Cyberattacks are increasingly making headlines with alarming regularity. They are becoming more and more difficult to detect, to the extent that many remain under the radar for long periods of time before they are even noticed. These highly sophisticated attacks are overpowering the traditional defensive mechanisms that many organisations currently have in place.
Thankfully, while hackers are becoming increasingly more cutting-edge, so too are the developments that will outpace them. Though it’s a constant struggle to remain vigilant, here’s how we’re going to get from where we currently are to where we should be going:
Cybersecurity has not yet shifted to AI systems – and they are becoming increasingly necessary
According to the Ponemon Report, it takes larger organisations up to 200 days to detect advanced threats. This is likely due to the outdated multi-layered approach many of them take to securing IT systems and data – best-of-breed point solutions that address specific security needs. For example, a solution used for monitoring employees’ web surfing is likely a point solution that has little or no integration with other security tools.
These isolated systems end up generating volumes of data, enough to confound security analysts, and more often lead to false alarms than detecting actual threats. If this didn’t sound bad enough, imagine what happens when new data sources (such as Internet of Things devices) get added to the mix!
Machine learning algorithms bring security up to speed
As depressing as the current situation sounds, there is hope in the form of recent advances in Artificial Intelligence and AI-based systems. Currently, most enterprise security architectures are designed to detect patterns (such as IP addresses of servers, unusual data access, suspicious files etc.) that rely on frequently updated ‘patches’ or ‘definitions’ to keep up with vulnerabilities. However, the latest innovation comes in the form of ‘behavioral analytics’: systems that analyse data by observing and learning to recognise unusual activity. This could be data uploads to uncommon servers, rogue servers with unusual URLs, privileged user account activity and other key ‘attack surfaces’ not usually covered by traditional security systems.
MIT’s announcement of a new AI-based cyberthreat analysis framework gives a leg-up to this emerging approach of using machine learning models. The solution analyses volumes of data to detect cybersecurity threats with a speed and accuracy current systems lack, while allowing inputs from human experts to continuously refine the system’s detection capabilities. Think of it as being like the collision-warning system newer cars have. These systems not only use pre-installed sensors and algorithms to warn the driver, but also gradually ‘learn’ the driving habits of the driver to reduce false alarms.
AI’s new battlefront: Digging deeper into the Dark Web
Another developing tactic is the preemptive strike: detecting emerging threats by trying to identify them while they are still in development. The Dark Web – portions of the Web not indexed by search engines – is a fertile ground for malicious activities. Real-time data analysis of the Dark Web could involve scanning for new malware releases, or observing the activities of hackers operating in anonymity.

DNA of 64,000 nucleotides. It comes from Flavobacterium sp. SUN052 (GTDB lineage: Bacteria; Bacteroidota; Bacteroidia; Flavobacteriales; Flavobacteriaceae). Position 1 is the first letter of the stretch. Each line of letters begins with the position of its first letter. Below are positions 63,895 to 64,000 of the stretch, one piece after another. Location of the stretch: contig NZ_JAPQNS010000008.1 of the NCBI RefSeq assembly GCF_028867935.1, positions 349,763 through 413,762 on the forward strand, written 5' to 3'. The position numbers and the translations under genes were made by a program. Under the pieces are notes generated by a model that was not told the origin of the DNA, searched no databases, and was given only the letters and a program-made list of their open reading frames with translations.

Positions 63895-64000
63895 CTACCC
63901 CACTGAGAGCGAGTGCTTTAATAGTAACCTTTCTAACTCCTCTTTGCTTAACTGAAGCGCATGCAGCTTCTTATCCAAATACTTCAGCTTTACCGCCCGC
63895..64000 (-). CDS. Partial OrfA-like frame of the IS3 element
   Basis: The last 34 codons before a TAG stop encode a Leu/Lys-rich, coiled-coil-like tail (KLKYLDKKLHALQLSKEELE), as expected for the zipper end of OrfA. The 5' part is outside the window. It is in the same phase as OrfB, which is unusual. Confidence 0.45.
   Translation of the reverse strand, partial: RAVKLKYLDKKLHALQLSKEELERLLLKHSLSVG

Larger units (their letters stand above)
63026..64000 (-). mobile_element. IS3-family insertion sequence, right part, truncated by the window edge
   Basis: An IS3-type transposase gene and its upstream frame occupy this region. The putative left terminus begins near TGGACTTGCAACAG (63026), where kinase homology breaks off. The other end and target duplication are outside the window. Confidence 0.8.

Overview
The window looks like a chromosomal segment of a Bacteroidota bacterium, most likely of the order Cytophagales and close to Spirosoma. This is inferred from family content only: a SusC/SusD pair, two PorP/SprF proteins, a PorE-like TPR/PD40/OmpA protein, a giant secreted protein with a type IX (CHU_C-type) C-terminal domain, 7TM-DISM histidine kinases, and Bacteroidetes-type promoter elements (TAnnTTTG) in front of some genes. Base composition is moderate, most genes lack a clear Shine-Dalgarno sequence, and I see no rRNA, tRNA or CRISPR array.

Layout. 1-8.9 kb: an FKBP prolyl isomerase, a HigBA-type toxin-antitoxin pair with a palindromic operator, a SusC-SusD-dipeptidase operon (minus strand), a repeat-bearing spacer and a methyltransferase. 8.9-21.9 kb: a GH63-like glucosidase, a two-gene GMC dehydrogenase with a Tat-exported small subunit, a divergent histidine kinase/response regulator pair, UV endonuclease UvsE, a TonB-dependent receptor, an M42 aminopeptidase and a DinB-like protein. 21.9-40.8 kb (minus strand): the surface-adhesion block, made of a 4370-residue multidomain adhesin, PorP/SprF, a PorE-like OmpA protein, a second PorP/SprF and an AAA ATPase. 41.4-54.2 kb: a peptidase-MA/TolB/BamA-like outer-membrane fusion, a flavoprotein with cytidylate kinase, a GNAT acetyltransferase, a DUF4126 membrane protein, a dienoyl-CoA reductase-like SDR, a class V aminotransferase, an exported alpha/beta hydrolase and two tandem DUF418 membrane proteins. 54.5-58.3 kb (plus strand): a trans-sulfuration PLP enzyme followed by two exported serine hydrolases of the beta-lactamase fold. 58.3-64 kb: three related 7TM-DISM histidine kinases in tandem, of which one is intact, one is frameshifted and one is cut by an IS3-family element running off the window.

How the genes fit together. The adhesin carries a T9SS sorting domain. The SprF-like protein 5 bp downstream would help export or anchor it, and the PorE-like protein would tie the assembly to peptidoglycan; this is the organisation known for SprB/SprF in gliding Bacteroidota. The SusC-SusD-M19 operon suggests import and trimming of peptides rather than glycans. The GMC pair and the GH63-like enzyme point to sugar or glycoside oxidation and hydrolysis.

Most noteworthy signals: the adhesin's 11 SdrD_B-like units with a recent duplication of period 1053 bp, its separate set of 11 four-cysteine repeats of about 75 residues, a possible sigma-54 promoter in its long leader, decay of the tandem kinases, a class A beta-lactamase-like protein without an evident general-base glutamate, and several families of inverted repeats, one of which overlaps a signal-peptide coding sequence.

Cybercriminals invariably trade spoils of their loot on the Dark Web much before their victims notice the loss. Cybersecurity threat-detection systems can gain the upper hand by proactively monitoring for new threats. Illicit activities, such as trading of credit card information, ransom-ware tools etc. can be tracked to identify new threats and determine the patterns of attacks being planned.
Our adversaries have historically been a step ahead in finding a way to beat the system, often relying on the weakest link (users). Detecting such vulnerabilities has been an ongoing struggle, one that requires constant tactical improvements.
Automation offers strength in numbers
The effectiveness of AI-based systems in detecting threats is yet to be fully determined. AI-based systems demand new skills and a steep learning curve from IT security professionals who were trained to work with traditional security procedures, tools and technologies. Early adopters may face challenges in integrating all the data sources these systems need. The data science models used in such systems are complex and need to be continuously adjusted by hard-to-find experts. Until the system has finished learning the patterns it aims to detect, it is unlikely to completely solve the concerns and issues cybersecurity experts face.
While solutions such as MIT’s are no silver bullet, early adopters stand to gain in the long run from the increased level of automation this solution offers. Automation allows experts to focus on a shorter set of alerts, while in the process also making the AI system smarter. Networks of such systems have the potential to share their intelligence and learn quickly enough to outsmart any oncoming invasion.
D J Singh, Digital Architect at Wipro Digital
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